As the title hints, this is part of a series dedicated to the review of some life-enhancing and maybe even life-saving notions from previous years, along with new and additional perspectives.
In any society, there are social occasions that can be both joyful and traumatic. The vast majority of feast days derive from the calendars of various faiths, and they have a lot in common. For one thing, family dynamics don’t vary much from place to place. Some are toxic, some are smothering, some are ice-cold, and so on, ad infinitum.
One of the subheadings from this post repeats an eternal question: “What do you call yourself doing?” At least, it should be eternal, something we ask ourselves frequently. We probably all recognize that there are moments when it would be smart to stop and self-interrogate: What, exactly, do I call myself doing right now? As the old saying goes, “Don’t knock it ’til you’ve tried it.” Honesty with oneself is one of the most difficult life skills to master, and there is no time like the present, to practice.
Something about this season brings the serious problem of childhood obesity into special awareness. But is this a public relations failure anyway? With even the most alarming childhood obesity stories, isn’t it possible that any potential impact on public awareness is lost in the wilderness of news?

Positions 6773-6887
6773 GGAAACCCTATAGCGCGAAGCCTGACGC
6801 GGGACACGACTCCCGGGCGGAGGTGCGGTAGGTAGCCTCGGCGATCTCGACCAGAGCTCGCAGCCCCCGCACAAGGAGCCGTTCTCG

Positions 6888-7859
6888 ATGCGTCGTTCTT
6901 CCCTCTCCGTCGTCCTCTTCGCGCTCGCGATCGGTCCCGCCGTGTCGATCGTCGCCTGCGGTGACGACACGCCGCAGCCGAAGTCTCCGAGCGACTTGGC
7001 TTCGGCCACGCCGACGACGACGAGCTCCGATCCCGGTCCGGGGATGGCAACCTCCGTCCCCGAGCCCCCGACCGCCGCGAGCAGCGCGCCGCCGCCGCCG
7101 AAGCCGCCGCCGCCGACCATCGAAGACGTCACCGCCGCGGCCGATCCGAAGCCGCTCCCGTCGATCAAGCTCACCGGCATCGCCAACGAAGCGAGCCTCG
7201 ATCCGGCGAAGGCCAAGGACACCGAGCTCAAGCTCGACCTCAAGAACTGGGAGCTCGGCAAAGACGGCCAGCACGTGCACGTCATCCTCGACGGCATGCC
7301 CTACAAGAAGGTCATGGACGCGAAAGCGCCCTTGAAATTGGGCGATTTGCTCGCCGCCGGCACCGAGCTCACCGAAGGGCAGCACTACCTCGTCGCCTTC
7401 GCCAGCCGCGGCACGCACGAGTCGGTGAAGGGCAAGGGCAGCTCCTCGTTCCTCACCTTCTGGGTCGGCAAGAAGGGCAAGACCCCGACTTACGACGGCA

Still, conscientious family members worry. They can’t help it. Unfortunately, the last thing a struggling child needs is to feel scrutinized by the eyes of numerous relatives. They are doing the math in their heads — “If Junior keeps gaining at this rate, he will hit the scale at 500 pounds before the first hair sprouts from his chest.”
This is not the life we want for our kids or ourselves. But is more legislation the answer? What about taxes on sugary beverages? Can the ad industry be trusted to police itself?
In our compassionate society, much is made of the sadness of someone alone for the holidays. But the thing about people is, being with others can be just as much of a problem. Even psychologists, trained therapists, and members of the clergy find get-togethers to be problematic. Not coincidentally, the same can be said of the human tendency to eat based on feelings, rather than rationality. Nobody, however smart or educated, is immune.
If someone with virtually infinite resources, like Oprah Winfrey for instance, is unable to permanently shed body fat, what hope is there for any of us? This encourages a number of other questions, too.
Your responses and feedback are welcome!
Image by Isaac Bowen/CC BY-ND 2.0